Jason Lindquist (jlindquist) wrote,
Jason Lindquist
jlindquist

Today's federal income tax primer

Just a quick reference pointer. Here are the federal income tax rates for the 2007 tax year. (This is what applied to the return you filed in April, for the money you earned in 2007. These numbers will change a bit for 2008, but the process will work the same.) Single, married filing jointly, married filing separately, and "head of household" (meaning you're not married but you still have some dependents.) If they seem a little confusing ("$4386.25 plus 25% of the amount over $31,850"), think of it this way:

Take your adjustable gross income (What you were actually paid, minus all the deductions and exemptions you qualify for. Personal deduction/exemption, mortgage interest paid, property taxes, etcetera.) Imagine it's a big pile of money (or casino chips?) that you can divide into stacks. If you're single, take that pile and build your stacks in this order:

First stack: $7,825. Second stack: $24,025. Third stack: $45,250. Fourth stack: $83,750. Fifth stack: $188,850. The sixth stack is everything you have left. These stacks represent the six income tax brackets.

If you make $65,000 a year, and after your deductions, you have $56,000 left, you would have three stacks: $7,825, $24,025, and $24,150. (You make enough to build the first two stacks completely, but can only partially build the third stack.)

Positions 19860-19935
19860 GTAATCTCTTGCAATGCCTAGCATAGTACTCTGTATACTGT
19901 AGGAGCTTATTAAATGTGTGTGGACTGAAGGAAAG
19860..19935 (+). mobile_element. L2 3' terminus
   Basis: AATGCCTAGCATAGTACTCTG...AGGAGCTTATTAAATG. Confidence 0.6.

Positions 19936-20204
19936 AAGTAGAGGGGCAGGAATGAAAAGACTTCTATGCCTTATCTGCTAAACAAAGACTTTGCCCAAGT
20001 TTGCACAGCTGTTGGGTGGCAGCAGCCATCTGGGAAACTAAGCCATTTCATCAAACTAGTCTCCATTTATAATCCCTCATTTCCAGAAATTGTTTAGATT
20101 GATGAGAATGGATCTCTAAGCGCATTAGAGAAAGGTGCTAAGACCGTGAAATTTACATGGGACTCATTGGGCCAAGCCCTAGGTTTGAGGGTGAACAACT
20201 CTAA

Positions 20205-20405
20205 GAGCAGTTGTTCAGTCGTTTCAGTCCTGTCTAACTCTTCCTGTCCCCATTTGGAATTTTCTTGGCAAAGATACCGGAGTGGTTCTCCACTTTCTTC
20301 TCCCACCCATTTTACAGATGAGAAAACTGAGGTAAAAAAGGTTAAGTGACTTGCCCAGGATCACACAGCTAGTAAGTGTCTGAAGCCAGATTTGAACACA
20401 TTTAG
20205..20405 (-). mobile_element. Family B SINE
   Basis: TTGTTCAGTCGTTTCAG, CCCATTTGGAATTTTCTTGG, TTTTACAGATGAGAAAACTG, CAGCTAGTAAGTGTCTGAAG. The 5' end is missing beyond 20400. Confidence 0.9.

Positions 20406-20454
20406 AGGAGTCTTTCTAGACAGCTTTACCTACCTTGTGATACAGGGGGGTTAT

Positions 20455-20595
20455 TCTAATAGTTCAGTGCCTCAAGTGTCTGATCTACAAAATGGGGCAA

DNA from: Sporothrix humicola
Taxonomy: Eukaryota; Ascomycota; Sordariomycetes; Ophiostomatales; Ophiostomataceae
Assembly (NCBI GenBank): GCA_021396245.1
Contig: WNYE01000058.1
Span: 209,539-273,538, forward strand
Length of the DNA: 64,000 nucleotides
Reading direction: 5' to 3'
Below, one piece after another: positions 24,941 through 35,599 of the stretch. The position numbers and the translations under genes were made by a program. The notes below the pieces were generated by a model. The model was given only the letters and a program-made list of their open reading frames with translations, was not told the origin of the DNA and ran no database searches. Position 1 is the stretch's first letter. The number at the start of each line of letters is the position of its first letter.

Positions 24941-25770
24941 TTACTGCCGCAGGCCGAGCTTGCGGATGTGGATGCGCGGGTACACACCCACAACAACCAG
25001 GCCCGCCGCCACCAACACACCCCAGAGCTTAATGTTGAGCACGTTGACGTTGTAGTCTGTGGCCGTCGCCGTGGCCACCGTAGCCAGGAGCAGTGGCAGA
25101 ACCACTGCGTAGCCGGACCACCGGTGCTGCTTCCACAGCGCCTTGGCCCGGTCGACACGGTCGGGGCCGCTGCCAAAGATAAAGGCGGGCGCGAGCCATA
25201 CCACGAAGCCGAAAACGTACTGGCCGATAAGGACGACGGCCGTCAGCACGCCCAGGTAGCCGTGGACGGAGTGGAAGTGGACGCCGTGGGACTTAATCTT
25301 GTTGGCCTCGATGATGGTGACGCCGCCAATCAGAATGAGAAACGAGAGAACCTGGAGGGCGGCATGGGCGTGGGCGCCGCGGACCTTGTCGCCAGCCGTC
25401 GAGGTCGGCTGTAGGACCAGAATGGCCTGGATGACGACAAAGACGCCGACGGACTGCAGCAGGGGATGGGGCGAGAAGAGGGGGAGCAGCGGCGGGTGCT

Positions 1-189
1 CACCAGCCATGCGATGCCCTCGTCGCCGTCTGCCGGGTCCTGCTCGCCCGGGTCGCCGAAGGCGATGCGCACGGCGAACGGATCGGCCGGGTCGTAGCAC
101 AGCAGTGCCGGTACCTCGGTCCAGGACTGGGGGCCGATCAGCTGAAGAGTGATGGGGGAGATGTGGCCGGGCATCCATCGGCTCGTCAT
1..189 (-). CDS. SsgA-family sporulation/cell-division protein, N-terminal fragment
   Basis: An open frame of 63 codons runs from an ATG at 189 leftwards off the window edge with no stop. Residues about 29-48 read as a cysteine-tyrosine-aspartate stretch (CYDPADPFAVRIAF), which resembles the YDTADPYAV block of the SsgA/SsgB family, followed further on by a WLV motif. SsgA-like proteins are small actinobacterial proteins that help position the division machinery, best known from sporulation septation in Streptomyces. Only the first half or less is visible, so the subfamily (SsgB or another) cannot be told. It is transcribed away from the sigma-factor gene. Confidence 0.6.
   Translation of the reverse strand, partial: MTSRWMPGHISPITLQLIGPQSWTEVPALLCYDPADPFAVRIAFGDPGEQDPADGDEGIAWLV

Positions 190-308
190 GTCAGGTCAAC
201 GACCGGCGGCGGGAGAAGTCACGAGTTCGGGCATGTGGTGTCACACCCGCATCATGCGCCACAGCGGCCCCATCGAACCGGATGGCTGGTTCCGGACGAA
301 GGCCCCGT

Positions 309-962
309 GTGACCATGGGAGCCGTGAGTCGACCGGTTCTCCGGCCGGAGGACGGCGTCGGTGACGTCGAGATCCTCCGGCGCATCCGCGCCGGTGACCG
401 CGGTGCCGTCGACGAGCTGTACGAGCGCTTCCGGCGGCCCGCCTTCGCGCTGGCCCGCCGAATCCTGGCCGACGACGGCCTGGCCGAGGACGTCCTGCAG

The tax rates for single filers are 10%, 15%, 25%, 28%, 33%, and 35%. This means you pay 10% of the money in the first stack, 15% of the money in the second stack, 25% of the third, and so on.

So for our $65K/$56K example, you would pay $782.50 + $3603.75 + $6037.50 = $10,426.75. This is your "tax liability". The tax withheld in your paycheck counts towards this. If you didn't have enough withheld, you wrote a check. If more than that was withheld, you got a refund check.

Yes, that's a nice chunk of change. I'm sure you'd like it to be smaller. You definitely don't want it to be larger.


Do you wonder how the Obama tax plan would affect you? Knock $500 off your tax liability. $9,926.75. That's the "Making Work Pay" tax credit. (If you were making more than $75,000, it would only be $250. If you made over $100K, you wouldn't qualify for it anymore.)

You've heard that the top tax rates will rise to 36% and 39.4%. Guess what? For this example, that doesn't affect you! That's the rates on the fifth and sixth stacks. It's an extra 3% of the fifth stack, and an extra 4.9% of the sixth stack. You have to have an AGI of more than $160,850 to start building the fifth stack! ($349,700 to start building the sixth stack.)

Keep this in mind: The Obama tax credits all have income ceilings. They are aimed at middle- and low-income earners.
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